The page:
Biological Anthropology Section
Central States Anthropological Society
Cosponsored - Oral Presentation Session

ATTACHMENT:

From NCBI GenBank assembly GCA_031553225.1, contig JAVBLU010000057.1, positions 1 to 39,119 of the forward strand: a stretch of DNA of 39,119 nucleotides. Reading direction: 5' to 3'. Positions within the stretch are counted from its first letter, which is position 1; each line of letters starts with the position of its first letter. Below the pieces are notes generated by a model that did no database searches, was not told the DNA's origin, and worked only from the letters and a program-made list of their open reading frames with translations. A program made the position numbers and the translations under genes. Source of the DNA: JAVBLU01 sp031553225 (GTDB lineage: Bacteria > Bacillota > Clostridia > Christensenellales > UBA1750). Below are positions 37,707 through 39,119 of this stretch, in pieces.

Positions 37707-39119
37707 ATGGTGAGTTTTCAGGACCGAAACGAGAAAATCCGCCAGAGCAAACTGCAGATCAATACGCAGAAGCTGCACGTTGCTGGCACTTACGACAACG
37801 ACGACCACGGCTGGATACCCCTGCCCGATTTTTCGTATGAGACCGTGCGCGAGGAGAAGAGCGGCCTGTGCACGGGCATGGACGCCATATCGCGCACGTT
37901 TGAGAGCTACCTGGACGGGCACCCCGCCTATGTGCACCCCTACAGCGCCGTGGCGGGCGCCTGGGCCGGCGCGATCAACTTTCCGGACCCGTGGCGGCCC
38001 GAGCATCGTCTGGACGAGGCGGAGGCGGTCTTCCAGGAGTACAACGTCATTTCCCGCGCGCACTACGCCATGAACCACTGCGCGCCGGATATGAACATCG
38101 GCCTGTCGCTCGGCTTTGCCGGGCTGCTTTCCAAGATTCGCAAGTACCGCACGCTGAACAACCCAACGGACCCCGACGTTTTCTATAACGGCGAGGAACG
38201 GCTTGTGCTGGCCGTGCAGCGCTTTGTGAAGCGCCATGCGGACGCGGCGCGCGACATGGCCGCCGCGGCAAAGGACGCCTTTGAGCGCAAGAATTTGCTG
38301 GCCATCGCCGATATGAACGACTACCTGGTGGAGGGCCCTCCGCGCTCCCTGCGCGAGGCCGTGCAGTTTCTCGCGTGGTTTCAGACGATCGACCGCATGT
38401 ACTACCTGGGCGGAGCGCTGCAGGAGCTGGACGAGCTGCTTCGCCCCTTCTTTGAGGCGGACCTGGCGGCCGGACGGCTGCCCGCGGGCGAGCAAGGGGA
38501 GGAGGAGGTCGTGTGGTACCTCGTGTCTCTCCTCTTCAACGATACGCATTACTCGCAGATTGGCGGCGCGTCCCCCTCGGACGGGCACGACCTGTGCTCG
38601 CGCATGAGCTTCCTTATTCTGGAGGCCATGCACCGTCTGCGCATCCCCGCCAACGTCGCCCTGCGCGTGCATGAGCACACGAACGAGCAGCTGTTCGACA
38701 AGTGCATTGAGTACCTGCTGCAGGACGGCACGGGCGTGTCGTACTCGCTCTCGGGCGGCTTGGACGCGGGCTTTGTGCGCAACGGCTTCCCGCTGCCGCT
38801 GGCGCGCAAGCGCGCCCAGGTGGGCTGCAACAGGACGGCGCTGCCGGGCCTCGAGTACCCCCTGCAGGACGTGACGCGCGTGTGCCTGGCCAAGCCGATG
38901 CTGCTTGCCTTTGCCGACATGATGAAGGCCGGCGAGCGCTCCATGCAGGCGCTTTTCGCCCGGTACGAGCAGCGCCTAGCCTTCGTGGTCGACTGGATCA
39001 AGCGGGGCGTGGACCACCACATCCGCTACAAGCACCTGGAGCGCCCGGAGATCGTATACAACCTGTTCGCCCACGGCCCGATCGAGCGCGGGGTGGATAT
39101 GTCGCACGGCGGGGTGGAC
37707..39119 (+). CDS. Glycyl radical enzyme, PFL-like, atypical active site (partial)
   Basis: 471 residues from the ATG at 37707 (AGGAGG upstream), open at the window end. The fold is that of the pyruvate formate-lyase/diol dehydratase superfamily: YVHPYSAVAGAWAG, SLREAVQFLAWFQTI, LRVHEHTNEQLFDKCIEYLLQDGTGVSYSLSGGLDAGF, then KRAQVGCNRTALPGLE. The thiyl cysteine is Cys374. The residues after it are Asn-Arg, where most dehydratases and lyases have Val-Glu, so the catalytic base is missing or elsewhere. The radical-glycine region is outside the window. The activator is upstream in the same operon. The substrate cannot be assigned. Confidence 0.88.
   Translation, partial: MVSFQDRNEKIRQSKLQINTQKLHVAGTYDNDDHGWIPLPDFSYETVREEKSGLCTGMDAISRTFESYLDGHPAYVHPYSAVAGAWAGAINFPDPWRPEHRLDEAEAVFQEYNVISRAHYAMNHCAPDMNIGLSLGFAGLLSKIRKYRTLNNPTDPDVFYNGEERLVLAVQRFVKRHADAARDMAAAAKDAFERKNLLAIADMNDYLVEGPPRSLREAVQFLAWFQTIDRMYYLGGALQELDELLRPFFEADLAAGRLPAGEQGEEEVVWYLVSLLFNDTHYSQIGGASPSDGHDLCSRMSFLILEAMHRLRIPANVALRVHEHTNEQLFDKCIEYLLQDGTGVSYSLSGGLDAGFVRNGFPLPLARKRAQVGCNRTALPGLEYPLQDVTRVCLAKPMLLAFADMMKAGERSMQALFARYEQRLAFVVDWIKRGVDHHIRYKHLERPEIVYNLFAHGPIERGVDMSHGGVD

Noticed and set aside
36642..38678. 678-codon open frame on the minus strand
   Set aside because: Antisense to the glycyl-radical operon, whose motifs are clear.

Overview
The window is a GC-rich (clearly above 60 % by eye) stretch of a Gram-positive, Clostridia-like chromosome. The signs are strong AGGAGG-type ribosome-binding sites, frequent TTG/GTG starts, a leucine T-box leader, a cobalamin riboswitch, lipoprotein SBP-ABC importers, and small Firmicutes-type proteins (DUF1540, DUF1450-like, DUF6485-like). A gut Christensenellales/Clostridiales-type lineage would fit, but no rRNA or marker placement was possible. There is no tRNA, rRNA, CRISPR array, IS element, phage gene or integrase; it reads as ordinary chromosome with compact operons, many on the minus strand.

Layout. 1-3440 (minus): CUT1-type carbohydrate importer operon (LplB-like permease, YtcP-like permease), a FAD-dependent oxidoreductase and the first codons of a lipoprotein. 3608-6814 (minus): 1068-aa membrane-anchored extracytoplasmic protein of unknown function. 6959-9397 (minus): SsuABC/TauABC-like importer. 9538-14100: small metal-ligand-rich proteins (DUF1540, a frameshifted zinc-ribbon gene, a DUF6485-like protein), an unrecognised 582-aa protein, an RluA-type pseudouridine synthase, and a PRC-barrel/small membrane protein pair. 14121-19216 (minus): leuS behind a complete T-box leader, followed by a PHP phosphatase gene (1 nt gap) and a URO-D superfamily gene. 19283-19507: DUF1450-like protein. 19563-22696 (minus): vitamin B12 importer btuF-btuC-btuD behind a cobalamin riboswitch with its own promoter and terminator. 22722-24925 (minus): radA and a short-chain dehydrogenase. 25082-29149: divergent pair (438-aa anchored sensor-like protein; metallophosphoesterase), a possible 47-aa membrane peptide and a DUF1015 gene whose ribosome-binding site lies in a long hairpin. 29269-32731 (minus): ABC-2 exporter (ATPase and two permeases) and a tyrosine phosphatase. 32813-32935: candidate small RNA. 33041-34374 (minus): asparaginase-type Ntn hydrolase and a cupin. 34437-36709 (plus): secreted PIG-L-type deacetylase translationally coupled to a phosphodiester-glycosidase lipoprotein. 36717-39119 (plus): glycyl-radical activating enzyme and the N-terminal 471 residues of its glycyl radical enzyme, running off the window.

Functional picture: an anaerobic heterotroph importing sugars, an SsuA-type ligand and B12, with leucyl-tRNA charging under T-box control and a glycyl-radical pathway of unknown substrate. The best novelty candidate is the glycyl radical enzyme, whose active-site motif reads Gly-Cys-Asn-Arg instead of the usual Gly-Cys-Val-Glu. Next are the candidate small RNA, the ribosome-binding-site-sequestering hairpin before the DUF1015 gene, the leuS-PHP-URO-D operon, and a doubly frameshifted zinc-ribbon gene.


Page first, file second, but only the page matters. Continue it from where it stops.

Biological normalcy is a new conceptual framework advanced to better understand human biological variation from a biocultural perspective. Specifically, it considers the relationships between normative social views of, and statistical norms for, human biological variation. Populations are characterized by statistical norms for biological traits, i.e. measures of central tendancy and variance, and these co-exist in societies with ideas about what constitutes “normal” human bodies, i.e. normative views about what bodies “should” be like. While statistical norms for biological traits presumably carry no explicit evaluative weight, the question arises as to how they are related to judgements about what is “normal” or “abnormal.” In her 1947 paper on the psychosomatic approach, Margaret Mead grappled with this: “normal…may refer to the statistically usual in the culture – usually without any recognition that this is culturally relative – so that the statistically usual is identified with the basically human….” Despite her observations over seventy years ago, little has been done on this topic, yet such work promises new insights into the relationship between biology, here described at the population level (rather than individual genetic characteristics), and culture. In this introduction we outline the ways in which an examination of the two definitions of normal sheds light on how observations of others in a population may influence individuals’ perceptions of what is “normal” (Mead’s “basically human”), lead to normative judgements about what human biology “should” be (“ethno-biocentrism”), and potentially feedback to mold the biological characterisics of a population (through medical treatments, mate selection, etc).